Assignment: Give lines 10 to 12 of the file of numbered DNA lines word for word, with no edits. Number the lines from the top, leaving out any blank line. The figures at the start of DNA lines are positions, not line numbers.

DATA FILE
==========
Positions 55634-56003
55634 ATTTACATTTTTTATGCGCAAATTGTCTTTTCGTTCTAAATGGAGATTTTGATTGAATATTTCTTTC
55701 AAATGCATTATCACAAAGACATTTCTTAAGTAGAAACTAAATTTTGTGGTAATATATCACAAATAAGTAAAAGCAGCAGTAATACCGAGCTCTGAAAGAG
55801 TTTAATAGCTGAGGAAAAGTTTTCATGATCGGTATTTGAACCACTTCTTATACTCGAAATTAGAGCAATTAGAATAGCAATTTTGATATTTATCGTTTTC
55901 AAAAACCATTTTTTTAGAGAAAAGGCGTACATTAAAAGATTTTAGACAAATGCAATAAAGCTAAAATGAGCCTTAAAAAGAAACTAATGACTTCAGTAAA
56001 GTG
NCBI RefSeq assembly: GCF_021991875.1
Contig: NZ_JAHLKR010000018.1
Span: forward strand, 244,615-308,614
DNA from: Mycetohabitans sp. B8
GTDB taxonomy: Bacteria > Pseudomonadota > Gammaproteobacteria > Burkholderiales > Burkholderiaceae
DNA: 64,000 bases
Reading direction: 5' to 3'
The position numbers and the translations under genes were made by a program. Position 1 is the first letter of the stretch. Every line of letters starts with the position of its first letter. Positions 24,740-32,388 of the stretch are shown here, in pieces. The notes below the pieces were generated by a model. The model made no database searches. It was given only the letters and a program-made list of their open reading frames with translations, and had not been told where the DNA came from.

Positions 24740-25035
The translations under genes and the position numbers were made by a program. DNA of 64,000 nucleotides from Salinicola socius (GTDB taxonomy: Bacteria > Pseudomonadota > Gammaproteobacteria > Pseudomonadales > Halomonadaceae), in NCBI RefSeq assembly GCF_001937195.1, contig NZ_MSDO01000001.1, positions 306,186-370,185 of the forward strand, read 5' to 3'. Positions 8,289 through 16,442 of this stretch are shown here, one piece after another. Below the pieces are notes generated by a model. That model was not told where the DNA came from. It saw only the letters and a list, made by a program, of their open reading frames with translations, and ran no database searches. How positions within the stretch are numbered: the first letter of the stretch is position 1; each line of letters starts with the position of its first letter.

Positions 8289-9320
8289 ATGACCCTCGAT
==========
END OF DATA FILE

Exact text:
DNA from: Mycetohabitans sp. B8
GTDB taxonomy: Bacteria > Pseudomonadota > Gammaproteobacteria > Burkholderiales > Burkholderiaceae
DNA: 64,000 bases